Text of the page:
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Metal Casting Technologies : December 2007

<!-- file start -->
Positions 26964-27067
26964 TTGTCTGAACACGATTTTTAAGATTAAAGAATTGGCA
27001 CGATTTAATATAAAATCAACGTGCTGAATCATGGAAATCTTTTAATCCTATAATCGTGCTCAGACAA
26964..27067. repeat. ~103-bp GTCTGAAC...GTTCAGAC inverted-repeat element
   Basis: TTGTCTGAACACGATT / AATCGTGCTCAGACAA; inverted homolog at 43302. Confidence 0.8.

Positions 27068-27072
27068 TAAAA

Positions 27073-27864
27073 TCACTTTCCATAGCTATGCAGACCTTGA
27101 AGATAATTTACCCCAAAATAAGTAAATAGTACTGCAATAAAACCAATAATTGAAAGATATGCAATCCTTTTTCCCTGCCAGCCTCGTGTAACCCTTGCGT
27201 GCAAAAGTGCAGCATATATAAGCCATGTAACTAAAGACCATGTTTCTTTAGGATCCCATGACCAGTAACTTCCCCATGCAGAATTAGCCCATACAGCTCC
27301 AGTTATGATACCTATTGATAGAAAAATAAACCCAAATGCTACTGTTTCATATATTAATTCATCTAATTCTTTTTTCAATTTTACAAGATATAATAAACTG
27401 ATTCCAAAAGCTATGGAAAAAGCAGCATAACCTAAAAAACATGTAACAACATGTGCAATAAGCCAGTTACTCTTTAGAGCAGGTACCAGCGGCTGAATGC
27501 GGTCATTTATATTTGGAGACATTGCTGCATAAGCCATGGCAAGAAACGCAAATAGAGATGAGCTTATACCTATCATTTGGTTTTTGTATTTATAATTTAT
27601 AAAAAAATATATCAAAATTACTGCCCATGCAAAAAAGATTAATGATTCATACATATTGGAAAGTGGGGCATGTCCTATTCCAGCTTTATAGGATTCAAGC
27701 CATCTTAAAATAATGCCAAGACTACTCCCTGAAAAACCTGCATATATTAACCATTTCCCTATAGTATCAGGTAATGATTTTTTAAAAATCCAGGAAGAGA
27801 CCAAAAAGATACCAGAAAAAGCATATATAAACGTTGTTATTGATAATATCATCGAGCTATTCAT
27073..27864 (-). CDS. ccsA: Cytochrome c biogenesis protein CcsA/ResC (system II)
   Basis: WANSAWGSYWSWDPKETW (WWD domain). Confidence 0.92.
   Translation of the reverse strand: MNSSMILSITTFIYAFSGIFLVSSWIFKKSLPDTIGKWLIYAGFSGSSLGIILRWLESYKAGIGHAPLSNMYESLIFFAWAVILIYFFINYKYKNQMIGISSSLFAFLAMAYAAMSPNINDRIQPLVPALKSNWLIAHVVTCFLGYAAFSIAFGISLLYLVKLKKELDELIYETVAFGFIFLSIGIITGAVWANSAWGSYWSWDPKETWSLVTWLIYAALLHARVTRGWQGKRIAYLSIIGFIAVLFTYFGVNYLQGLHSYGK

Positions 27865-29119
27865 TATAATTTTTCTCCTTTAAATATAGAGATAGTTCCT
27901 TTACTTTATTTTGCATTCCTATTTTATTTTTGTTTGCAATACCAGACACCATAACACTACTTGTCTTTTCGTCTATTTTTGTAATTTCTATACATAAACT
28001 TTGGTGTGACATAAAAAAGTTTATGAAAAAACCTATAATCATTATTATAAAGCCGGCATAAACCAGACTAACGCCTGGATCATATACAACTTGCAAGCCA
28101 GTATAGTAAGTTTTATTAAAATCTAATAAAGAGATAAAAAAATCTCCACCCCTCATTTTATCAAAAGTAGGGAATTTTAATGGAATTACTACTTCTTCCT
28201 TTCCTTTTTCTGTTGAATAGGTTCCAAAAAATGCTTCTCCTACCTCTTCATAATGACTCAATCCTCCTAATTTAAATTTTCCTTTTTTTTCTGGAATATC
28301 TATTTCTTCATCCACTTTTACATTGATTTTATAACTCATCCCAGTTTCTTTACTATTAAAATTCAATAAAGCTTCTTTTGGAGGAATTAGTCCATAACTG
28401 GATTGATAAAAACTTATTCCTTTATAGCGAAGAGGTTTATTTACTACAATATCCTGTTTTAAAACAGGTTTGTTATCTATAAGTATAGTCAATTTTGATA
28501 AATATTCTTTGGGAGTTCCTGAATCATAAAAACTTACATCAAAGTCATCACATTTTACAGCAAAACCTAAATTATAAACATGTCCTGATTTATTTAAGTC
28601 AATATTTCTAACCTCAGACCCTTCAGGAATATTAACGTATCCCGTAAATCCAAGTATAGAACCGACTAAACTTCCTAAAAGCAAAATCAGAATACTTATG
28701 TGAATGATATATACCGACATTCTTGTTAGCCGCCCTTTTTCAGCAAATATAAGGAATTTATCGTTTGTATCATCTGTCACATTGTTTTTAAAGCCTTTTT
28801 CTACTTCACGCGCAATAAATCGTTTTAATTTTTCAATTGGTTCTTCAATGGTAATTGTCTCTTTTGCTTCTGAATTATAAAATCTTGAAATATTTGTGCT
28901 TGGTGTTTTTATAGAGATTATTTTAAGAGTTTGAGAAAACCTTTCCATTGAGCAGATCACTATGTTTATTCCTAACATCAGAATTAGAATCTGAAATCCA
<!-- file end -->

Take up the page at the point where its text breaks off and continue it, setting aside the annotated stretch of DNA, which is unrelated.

METAL Casting Technologies December 2007 65 Brown the figure Mr. Jones has submitted in order that Mr. Brown's price will be accepted as that of the lowest bidder. Then there is the Customer's Purchasing Agent who deliberately keeps the Foundry Salesman waiting, maybe for an hour, to get him into a nervous condition that has been weakened against the beating down of his price. This is surely an unworthy principle to follow and should be considered as unfair business practice. And lastly, we have the owners of the Customer Company. They must have set a high value on honesty, not because "it is the best policy," but because they themselves verily believed in honesty as the desirable quality in men. This is illustrated by the following anecdote that underscores the relationship between a foundry and its customer. When the customer ultimately decided to make their own castings, they advised the foundry (their supplier) that they had been so well served that they felt that substantial notice be given to them (the foundry) and consequently informed them that "in five years' time they (the customer) would make their own castings." In five years! Such was the courtesy in the olden days -- such was the honesty! INDUSTRY COMPETITION We are all aware of the competition that exists between iron or steel or bronze castings and forged-and-welded structures for the metal business. It is felt that if the foundries were to continue to profitably operate under this competition of forging-and-welding, the first thing that is required is that they make their castings honestly good. By this is meant good all the way through, so that not only could they stand the test of machining all over, but also that of fracture through any cross-section. The production of such quality castings means increased costs at the beginning, but eventually either the cost will be reduced to the current norm, or evidence will have been furnished to the Customer that the improved quality and ultimate dependability justifies the price asked. Castings frequently fail in service because they are not as internally sound as they might be, rather than for the reason that the class of metal from which they are made is intrinsically weaker than a competitive material. Not until we have made our castings honestly good all the way through to the very best of our ability and as cheaply as could be with fairness to all workman, executive, shareholders, and customer, alike -- could we, or should we, admit the superiority of any other form of metal structure. Obviously all the foregoing requires the cooperation of the manufacturer or producer, the third party inspector, and the customer or user; they must all believe that honesty means fair dealing for everyone and that, in the final analysis, it is the only sure ground for industrial progress. What is the chief reward of honesty, then? Surely a good conscience brings forth its train of healthful sleep and happy awakening until, like "Old Honest" in John Bunyan's immortal Pilgrim's Progress, when he reached the end of life's journey, said, "'As for my Honesty, it shall go with me.'... Now the River at that time overflowed the banks in some places, but Old Honest in his lifetime had spoken to one Good Conscience to meet him there, that which he also did and lent him his hand and so helped him over." Honesty, as a merit, can help us, as in Alfred Lord Tennyson's Crossing the Bar, "...as we hope to see our Pilot face to face when we have crossed the bar!" Then, there is an old Eastern story of a Wise Man in the City of Baghdad: In the City of Baghdad lived Hakeem, the Wise One, and many people went to him for counsel which he gave freely to all, asking nothing in return. There came to him a young man, who had spent much but had gotten little in return, and said, "Tell me, Wise One, what shall I do to receive the most for what I spend?" Hakeem answered, "A thing that is bought or sold has no real value at all, unless it contains that which cannot be bought or sold. Look for the Priceless Ingredient." "But what is the Priceless Ingredient?" asked the young man. Spoke then the Wise One, "My son, the Priceless Ingredient of every product in the market is the Honor and Integrity of the manufacturer who makes it. Consider his name before you buy." In our foundry industry, let us see to it that each of us individually, as well as collectively, raise this standard of honesty high, and ever higher, so that we may at long last have done something, however small, to increasingly justify the statement that there is truly indeed "Honesty in the Foundry Business."